It might not be possible for the company to fix the oldest versions of these engines.
Audi may buy back 25,000 vehicles with Volkswagen Group’s emissions-cheating 3.0-liter V6 TDI engine in the United States. According to Automotive News citing a report by Der Spiegel, the automaker now allegedly believes that it’s not possible to make earlier examples of the powerplant compliant with pollution regulations. A court hearing on November 3 could bring the first official details about the rumored campaign.
There are around 85,000 vehicles in the U.S with the 3.0 TDI, which means VW Group allegedly can’t find a way to make around a third of them meet emissions rules. The affected models available with this engine in America are:
- 2009-2016 VW Touareg
- 2013-2016 Porsche Cayenne
- 2014-2016 Audi A6
- 2014-2016 Audi A7
- 2014-2016 Audi A8 (including the A8L)
- 2014-2016 Audi Q5
- 2009-2016 Audi Q7
The Environmental Protection Agency initially only published a violation order for vehicles with this engine from the 2014-2016 model years. The regulator found that one second after the length of the normal emissions test that the powerplant’s software allowed it to produce higher amounts of nitrogen oxide. VW Group quickly admitted that the problem dated back to the 2009MY.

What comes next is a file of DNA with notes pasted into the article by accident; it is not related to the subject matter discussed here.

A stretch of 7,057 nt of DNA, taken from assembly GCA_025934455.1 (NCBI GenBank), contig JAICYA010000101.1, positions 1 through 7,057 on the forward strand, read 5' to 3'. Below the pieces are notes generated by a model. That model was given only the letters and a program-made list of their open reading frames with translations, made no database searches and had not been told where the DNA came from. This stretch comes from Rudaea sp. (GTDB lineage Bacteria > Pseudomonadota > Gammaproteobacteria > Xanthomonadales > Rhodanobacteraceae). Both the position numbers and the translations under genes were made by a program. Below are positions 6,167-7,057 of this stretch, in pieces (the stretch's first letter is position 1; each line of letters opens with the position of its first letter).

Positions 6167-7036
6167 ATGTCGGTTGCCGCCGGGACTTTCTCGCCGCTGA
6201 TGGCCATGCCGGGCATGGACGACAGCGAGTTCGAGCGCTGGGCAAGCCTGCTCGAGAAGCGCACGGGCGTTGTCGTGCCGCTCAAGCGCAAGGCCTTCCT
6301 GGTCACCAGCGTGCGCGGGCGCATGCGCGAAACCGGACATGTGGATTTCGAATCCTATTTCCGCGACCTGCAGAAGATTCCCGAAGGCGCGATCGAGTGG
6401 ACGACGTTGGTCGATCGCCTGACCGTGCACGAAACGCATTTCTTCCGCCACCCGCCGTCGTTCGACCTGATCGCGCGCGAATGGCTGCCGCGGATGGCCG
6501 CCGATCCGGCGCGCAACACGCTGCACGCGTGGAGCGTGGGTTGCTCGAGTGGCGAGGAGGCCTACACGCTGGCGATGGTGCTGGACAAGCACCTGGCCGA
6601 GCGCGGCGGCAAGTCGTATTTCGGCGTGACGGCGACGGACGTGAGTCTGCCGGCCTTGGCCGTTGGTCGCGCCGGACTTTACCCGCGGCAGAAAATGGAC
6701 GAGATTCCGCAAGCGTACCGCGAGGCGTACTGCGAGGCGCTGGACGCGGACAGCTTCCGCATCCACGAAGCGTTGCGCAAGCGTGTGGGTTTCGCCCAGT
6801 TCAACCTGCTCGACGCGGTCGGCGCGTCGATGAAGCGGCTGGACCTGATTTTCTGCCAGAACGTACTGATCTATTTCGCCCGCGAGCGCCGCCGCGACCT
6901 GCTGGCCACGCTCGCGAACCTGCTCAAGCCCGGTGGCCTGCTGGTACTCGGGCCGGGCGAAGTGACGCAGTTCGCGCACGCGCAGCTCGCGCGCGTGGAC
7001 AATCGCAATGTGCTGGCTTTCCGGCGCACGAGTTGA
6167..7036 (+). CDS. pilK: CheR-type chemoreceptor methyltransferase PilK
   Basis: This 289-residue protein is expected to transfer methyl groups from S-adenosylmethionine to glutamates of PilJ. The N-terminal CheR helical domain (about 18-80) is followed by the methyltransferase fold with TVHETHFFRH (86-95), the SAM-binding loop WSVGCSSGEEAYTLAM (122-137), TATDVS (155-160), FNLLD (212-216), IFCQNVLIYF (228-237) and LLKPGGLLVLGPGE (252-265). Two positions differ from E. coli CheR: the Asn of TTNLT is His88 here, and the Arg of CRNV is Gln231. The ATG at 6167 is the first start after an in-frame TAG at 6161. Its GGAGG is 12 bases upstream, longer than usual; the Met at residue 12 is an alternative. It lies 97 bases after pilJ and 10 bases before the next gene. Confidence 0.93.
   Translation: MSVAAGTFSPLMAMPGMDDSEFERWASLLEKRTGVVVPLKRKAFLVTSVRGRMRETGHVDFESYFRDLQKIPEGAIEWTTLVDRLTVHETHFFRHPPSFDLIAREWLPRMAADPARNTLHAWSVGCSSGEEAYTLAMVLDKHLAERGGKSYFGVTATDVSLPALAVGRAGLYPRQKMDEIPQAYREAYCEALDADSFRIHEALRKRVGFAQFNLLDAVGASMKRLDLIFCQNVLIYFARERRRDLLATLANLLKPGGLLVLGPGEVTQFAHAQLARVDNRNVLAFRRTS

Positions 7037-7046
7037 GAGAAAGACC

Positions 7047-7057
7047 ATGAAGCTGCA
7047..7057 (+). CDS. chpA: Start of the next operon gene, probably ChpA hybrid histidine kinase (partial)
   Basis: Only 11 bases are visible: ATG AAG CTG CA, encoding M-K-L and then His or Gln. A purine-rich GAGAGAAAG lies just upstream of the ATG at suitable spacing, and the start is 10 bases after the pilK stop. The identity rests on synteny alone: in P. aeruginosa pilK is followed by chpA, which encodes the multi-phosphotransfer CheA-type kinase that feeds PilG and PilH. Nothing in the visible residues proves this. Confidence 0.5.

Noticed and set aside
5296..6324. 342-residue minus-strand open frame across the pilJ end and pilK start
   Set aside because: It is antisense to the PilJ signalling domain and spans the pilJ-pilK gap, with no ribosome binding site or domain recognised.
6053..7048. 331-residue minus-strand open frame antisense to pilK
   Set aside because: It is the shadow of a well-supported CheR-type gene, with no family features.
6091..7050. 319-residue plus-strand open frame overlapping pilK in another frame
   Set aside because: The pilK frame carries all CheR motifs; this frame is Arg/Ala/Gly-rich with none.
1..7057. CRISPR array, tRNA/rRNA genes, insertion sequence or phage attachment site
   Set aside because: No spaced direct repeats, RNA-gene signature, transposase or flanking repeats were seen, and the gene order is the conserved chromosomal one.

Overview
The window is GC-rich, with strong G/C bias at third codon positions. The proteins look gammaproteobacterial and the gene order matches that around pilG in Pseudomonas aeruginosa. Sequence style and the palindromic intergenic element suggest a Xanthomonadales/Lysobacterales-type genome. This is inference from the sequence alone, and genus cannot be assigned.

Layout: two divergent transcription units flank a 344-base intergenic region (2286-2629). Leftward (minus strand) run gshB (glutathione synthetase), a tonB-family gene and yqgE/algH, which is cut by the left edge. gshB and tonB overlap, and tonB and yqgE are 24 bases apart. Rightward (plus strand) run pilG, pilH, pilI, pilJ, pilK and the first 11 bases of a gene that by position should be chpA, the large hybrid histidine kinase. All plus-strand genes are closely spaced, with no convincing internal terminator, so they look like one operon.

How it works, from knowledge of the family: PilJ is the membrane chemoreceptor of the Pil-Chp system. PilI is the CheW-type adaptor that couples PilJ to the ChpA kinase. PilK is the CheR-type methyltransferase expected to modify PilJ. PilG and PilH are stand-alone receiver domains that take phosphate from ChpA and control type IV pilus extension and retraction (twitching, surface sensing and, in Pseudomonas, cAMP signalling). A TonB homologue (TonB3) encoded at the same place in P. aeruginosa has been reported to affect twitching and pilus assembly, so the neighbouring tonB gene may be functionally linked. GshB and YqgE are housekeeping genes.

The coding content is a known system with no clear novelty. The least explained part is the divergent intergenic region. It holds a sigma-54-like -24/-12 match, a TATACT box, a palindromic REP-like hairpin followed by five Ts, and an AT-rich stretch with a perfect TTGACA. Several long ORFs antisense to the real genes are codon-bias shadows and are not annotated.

VW Group attempted to create a repair for the problem, but regulators rejected the fix. In its report, the California Air Resources Board called the proposal “incomplete and deficient in a number of areas." The agency also complained that the automaker didn’t provide enough evidence that this solution actually worked.
The company has been working on another way to mend the problem that should be ready in late October or early November. It’s possible this repair could be part of the discussion at the November 3 hearing.
VW Group already likely needs to spend $10.03 billion to buy back 475,000 vehicles with the 2.0-liter four-cylinder TDI engine in the U.S. The judge hearing the case recently said that he was “strongly inclined” to approve that campaign. The company has continued to work on a way to fix them for customers keeping the affected models, but so far there hasn’t been an approved solution.
While there are fewer total vehicles with the 3.0 TDI in the U.S, they generally sold for more than models with the 2.0-liter diesel. If there’s a buyback for the V6, the campaign could be another expense in the billions for the automotive giant.
Source: Automotive News